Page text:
All gambling, online or off, has the same root cause: the love of money (greed). There is a massive amount of highly credible research that proves it has very negative effects on the individual, family unit, and society. Here is just one of thousands of articles.

    http://www.springerlink.com/content/rn2235135662lm80/ [springerlink.com]

    Nothing wrong with being rich. What is wrong is the lust to be rich. Huge difference.

    So any form of gambling is bad. Period.
  • by lgw (121541) on Monday February 08, 2010 @12:42PM (#31062340) Journal

    You can certainly use the futures market to gamble, and speculators help provide liquidity in those markets, but that's not their primary use, and on average a speculator loses money, just like a gambler in a casino.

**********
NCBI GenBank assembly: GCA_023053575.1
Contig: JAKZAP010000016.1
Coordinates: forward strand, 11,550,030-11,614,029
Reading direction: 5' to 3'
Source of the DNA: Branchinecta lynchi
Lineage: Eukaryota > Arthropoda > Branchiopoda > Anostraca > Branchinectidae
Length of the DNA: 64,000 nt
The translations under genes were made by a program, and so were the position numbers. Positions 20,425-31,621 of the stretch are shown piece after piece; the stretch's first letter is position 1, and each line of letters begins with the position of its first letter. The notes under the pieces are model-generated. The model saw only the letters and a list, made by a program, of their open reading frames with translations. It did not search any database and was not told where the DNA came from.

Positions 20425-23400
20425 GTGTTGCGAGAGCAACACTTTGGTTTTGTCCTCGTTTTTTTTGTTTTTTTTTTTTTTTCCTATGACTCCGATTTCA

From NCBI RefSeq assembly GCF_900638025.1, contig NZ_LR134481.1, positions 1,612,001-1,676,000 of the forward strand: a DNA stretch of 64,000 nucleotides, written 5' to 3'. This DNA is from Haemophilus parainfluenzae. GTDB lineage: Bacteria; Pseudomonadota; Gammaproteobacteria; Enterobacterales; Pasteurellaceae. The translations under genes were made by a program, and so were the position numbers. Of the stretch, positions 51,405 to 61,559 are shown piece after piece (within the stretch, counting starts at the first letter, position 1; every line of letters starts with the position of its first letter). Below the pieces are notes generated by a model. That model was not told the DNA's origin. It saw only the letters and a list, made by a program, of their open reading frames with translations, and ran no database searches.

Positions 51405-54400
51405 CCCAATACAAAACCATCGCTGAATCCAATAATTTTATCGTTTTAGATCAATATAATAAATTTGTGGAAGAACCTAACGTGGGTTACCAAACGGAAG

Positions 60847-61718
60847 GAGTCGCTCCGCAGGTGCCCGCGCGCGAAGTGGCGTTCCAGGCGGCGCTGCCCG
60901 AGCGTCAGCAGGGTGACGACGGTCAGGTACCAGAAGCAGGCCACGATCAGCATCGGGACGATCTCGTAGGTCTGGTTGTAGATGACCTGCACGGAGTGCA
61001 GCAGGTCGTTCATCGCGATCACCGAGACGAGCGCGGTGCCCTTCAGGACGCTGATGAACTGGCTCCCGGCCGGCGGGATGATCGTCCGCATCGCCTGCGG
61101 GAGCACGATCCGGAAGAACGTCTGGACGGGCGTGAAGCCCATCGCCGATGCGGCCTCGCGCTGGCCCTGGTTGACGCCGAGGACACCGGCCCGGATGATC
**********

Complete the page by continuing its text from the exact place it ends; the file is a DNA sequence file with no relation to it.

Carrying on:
There are also people making informed investments in these markets, and they tend to end up with most of the money that speculators lose. For example, producers and consumers of commodities are the reason that commodities futures markets exist, and those participants tend to make money at the expense of the speculators.

  • by pluther (647209) <<ten.asu> <ta> <rehtulp>> on Monday February 08, 2010 @02:07PM (#31063412) Homepage

    That's true just about anywhere.

    The first time I was in Eugene, Oregon, I was looking for a bottle of rum at about 9 at night.

    I went to two different stores before discovering that you can't buy rum in a grocery store in Oregon. After learning of the existence of specialized liquor stores, I was walking downtown in search of one. I asked several passersby if they could give me directions.